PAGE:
We are issuing our final rules on how Independent Governance Committees (IGCs) and Governance Advisory Arrangements (GAAs) should compare the value of pension products and services and promote the best value for pension scheme members.
Why we are introducing new rules
We want to make it easier for IGCs and GAAs to compare the value for money (VFM) of pension products and services. These new rules are a step towards a more systematic and transparent framework for assessing VFM in pensions, which will enhance IGCs’ ability to compare pension products and drive VFM on behalf of consumers they represent.
This policy statement summarises feedback received to CP20/9 and sets out our final rules.
Who this applies to
The new rules will affect workplace pension stakeholders such as:
- IGCs and GAAs and their advisers
- all firms that provide pathway solutions and providers of FCA-regulated workplace pension schemes
- third party firms that provide GAAs
- workplace scheme members and their employers
- consumer representative groups
- trade bodies representing financial services firms
- charities and other organisations with a particular interest in the ageing population and financial services
Background to this value for money in pensions work
This work stems from our commitments in the FCA and The Pensions Regulator (TPR) joint regulatory strategy for regulating pensions and the retirement income sector.
IGCs currently oversee the VFM of workplace personal pensions and investment pathway solutions provided by firms like life insurers and some self-invested personal pension (SIPP) operators. Consumers in workplace personal pensions are often less engaged with their pension savings and do not always have the expertise to assess the VFM of their pension scheme. IGCs are independent from providers and act on behalf of consumers, to provide an additional layer of protection and scrutiny.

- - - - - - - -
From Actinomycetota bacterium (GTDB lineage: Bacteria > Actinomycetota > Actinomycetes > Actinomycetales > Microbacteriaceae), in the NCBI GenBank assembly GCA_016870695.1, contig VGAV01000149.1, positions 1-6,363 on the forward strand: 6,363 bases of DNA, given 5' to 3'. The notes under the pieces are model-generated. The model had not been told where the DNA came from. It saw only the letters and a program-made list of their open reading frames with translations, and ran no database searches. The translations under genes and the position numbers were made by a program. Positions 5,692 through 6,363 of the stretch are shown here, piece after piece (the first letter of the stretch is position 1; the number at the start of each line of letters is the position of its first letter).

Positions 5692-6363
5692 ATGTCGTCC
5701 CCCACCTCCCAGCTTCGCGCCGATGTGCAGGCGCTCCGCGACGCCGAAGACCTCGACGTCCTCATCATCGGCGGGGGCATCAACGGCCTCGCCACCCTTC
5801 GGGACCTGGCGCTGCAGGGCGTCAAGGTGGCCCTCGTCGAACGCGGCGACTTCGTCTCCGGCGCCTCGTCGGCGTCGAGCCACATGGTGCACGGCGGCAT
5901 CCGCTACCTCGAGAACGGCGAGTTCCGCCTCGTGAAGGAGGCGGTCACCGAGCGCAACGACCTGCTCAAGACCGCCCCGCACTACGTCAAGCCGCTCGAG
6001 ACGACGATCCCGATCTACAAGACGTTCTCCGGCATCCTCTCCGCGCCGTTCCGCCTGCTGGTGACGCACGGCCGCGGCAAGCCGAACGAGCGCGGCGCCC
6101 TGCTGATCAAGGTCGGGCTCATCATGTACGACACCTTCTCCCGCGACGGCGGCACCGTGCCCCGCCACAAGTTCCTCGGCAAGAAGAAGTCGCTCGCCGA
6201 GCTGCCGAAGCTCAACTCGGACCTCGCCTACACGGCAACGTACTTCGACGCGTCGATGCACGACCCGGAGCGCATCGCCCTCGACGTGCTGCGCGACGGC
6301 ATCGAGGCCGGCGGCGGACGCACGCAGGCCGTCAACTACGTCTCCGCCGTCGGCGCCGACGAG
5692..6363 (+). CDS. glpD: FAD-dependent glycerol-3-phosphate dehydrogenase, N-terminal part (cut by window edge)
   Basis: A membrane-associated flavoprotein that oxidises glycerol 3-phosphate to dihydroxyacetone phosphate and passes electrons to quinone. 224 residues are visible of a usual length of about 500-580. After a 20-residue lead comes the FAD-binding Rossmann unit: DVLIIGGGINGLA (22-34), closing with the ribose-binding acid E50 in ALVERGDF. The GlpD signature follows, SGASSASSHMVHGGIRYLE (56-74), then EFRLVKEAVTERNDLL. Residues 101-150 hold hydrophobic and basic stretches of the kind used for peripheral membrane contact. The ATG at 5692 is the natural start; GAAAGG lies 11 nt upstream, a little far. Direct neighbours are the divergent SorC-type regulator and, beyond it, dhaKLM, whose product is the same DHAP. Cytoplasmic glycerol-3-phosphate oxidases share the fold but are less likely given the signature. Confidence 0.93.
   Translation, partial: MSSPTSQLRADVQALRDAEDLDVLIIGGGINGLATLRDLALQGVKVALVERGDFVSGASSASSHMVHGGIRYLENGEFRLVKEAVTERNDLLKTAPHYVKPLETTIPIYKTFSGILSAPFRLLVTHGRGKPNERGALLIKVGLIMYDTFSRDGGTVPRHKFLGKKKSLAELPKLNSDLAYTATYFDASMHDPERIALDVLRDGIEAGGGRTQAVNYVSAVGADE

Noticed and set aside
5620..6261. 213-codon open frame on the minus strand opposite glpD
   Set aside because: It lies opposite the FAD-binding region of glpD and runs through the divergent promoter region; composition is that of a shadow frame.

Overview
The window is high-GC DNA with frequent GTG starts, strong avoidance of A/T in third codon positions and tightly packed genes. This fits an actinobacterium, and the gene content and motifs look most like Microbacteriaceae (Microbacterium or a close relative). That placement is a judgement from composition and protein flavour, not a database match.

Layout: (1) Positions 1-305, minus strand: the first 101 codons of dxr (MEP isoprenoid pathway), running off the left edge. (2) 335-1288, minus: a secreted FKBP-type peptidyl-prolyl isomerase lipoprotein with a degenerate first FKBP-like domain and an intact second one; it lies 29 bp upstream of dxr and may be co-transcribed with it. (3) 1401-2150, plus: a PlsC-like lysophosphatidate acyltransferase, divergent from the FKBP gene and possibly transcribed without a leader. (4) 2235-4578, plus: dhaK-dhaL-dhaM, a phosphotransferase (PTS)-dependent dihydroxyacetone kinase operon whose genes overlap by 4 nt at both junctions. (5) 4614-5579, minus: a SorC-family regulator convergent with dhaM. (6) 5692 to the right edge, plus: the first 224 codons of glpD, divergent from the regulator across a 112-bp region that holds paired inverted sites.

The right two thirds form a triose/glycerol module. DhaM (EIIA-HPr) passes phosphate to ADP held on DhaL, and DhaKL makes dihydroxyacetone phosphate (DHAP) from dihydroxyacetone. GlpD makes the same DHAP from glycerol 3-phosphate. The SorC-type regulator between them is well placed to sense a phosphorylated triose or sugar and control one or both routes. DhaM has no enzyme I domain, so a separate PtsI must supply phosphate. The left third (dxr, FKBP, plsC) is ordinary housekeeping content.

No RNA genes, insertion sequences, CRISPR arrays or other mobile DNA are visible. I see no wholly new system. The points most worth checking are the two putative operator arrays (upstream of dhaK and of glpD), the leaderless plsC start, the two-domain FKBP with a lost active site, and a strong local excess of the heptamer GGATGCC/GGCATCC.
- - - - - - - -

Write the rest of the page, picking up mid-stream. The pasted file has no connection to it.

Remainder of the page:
In 2020, we consulted on targeted measures specifying a definition of VFM and the 3 key elements that a pension provider’s IGC or GAA should take into account in assessing VFM. The 3 key elements are costs and charges, investment performance and quality of services. These rules also require that IGCs should compare their provider’s offerings with other similar propositions on the market as part of the VFM assessment.
The most significant issue raised in the feedback to CP20/9 was around the level at which this comparison should be conducted. To address concerns, our final rules allow IGCs some flexibility to decide how best to conduct the comparison.
The rules will come into force on 4 October 2021, and firms and IGCs will have until the end of September 2022 to publish their next report.
What you need to do next
We have also published a joint discussion paper with TPR seeking input from relevant stakeholders around prescribing standardised metrics or benchmarks for our 3 elements of VFM across the pensions market to make it easier to compare different products. We also want to encourage discussions around transparency and the availability of comparison data.
Please review the questions posed in our discussion paper and send us your views using the address [email protected] by 10 December 2021.